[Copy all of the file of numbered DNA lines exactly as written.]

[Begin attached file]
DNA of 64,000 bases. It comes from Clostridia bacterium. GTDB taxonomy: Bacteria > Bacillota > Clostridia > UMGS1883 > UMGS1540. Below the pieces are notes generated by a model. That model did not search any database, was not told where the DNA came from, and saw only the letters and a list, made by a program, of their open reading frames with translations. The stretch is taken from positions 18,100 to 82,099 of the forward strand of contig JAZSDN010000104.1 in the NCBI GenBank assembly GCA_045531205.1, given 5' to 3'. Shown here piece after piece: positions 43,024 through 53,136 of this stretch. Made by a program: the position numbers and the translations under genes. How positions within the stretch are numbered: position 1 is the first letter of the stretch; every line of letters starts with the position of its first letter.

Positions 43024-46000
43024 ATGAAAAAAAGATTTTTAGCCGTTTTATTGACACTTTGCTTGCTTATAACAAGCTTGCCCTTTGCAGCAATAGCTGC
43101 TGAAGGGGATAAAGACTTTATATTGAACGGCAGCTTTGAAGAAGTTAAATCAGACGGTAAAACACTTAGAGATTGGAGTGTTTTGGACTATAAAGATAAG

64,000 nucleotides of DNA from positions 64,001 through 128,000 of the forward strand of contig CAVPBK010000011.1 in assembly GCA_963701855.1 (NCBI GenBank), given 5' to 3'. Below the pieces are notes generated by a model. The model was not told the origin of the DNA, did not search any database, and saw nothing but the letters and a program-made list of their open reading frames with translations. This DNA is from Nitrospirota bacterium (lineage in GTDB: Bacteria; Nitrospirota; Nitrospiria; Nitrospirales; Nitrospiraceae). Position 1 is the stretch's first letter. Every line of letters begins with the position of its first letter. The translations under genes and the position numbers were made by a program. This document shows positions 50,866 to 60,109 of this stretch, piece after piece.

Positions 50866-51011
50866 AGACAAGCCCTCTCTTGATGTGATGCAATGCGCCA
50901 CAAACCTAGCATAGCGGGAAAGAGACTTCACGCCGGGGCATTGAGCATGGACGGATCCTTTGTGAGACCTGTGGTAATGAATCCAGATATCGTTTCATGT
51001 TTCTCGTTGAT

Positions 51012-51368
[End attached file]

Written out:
DNA of 64,000 bases. It comes from Clostridia bacterium. GTDB taxonomy: Bacteria > Bacillota > Clostridia > UMGS1883 > UMGS1540. Below the pieces are notes generated by a model. That model did not search any database, was not told where the DNA came from, and saw only the letters and a list, made by a program, of their open reading frames with translations. The stretch is taken from positions 18,100 to 82,099 of the forward strand of contig JAZSDN010000104.1 in the NCBI GenBank assembly GCA_045531205.1, given 5' to 3'. Shown here piece after piece: positions 43,024 through 53,136 of this stretch. Made by a program: the position numbers and the translations under genes. How positions within the stretch are numbered: position 1 is the first letter of the stretch; every line of letters starts with the position of its first letter.

Positions 43024-46000
43024 ATGAAAAAAAGATTTTTAGCCGTTTTATTGACACTTTGCTTGCTTATAACAAGCTTGCCCTTTGCAGCAATAGCTGC
43101 TGAAGGGGATAAAGACTTTATATTGAACGGCAGCTTTGAAGAAGTTAAATCAGACGGTAAAACACTTAGAGATTGGAGTGTTTTGGACTATAAAGATAAG

64,000 nucleotides of DNA from positions 64,001 through 128,000 of the forward strand of contig CAVPBK010000011.1 in assembly GCA_963701855.1 (NCBI GenBank), given 5' to 3'. Below the pieces are notes generated by a model. The model was not told the origin of the DNA, did not search any database, and saw nothing but the letters and a program-made list of their open reading frames with translations. This DNA is from Nitrospirota bacterium (lineage in GTDB: Bacteria; Nitrospirota; Nitrospiria; Nitrospirales; Nitrospiraceae). Position 1 is the stretch's first letter. Every line of letters begins with the position of its first letter. The translations under genes and the position numbers were made by a program. This document shows positions 50,866 to 60,109 of this stretch, piece after piece.

Positions 50866-51011
50866 AGACAAGCCCTCTCTTGATGTGATGCAATGCGCCA
50901 CAAACCTAGCATAGCGGGAAAGAGACTTCACGCCGGGGCATTGAGCATGGACGGATCCTTTGTGAGACCTGTGGTAATGAATCCAGATATCGTTTCATGT
51001 TTCTCGTTGAT

Positions 51012-51368